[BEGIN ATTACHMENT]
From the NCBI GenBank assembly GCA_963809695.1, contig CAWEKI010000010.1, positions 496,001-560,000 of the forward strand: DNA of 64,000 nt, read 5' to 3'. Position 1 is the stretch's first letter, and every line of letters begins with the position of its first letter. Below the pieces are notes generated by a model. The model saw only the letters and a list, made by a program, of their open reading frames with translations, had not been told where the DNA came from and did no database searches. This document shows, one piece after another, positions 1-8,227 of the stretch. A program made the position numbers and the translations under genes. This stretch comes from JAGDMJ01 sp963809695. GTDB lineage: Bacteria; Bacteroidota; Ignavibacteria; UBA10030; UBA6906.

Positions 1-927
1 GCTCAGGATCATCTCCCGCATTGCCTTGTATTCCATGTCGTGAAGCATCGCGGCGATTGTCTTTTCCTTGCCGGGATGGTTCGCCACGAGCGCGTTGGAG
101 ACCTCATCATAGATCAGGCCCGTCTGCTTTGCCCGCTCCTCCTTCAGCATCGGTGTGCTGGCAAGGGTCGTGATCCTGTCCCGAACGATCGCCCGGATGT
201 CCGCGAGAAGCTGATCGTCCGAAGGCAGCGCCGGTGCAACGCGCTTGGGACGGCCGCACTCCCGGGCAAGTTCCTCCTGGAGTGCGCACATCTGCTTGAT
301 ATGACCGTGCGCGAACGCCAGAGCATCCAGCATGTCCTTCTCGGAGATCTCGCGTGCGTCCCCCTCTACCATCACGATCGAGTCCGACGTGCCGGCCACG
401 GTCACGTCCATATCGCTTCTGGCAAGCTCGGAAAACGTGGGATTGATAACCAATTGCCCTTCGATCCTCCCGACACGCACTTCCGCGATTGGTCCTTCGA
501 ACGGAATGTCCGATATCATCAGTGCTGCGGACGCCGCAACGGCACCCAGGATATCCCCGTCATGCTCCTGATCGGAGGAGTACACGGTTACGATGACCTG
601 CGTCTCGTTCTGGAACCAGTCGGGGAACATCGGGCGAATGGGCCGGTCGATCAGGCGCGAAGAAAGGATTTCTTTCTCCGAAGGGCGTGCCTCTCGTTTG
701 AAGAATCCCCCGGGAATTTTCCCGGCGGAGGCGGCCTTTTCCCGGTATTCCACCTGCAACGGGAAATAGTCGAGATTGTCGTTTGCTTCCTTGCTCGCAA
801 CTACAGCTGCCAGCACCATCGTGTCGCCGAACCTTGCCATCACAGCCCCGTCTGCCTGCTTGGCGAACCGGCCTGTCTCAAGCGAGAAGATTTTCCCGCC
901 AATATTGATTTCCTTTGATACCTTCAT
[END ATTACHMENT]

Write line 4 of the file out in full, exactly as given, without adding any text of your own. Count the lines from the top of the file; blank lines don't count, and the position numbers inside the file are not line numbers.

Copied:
101 ACCTCATCATAGATCAGGCCCGTCTGCTTTGCCCGCTCCTCCTTCAGCATCGGTGTGCTGGCAAGGGTCGTGATCCTGTCCCGAACGATCGCCCGGATGT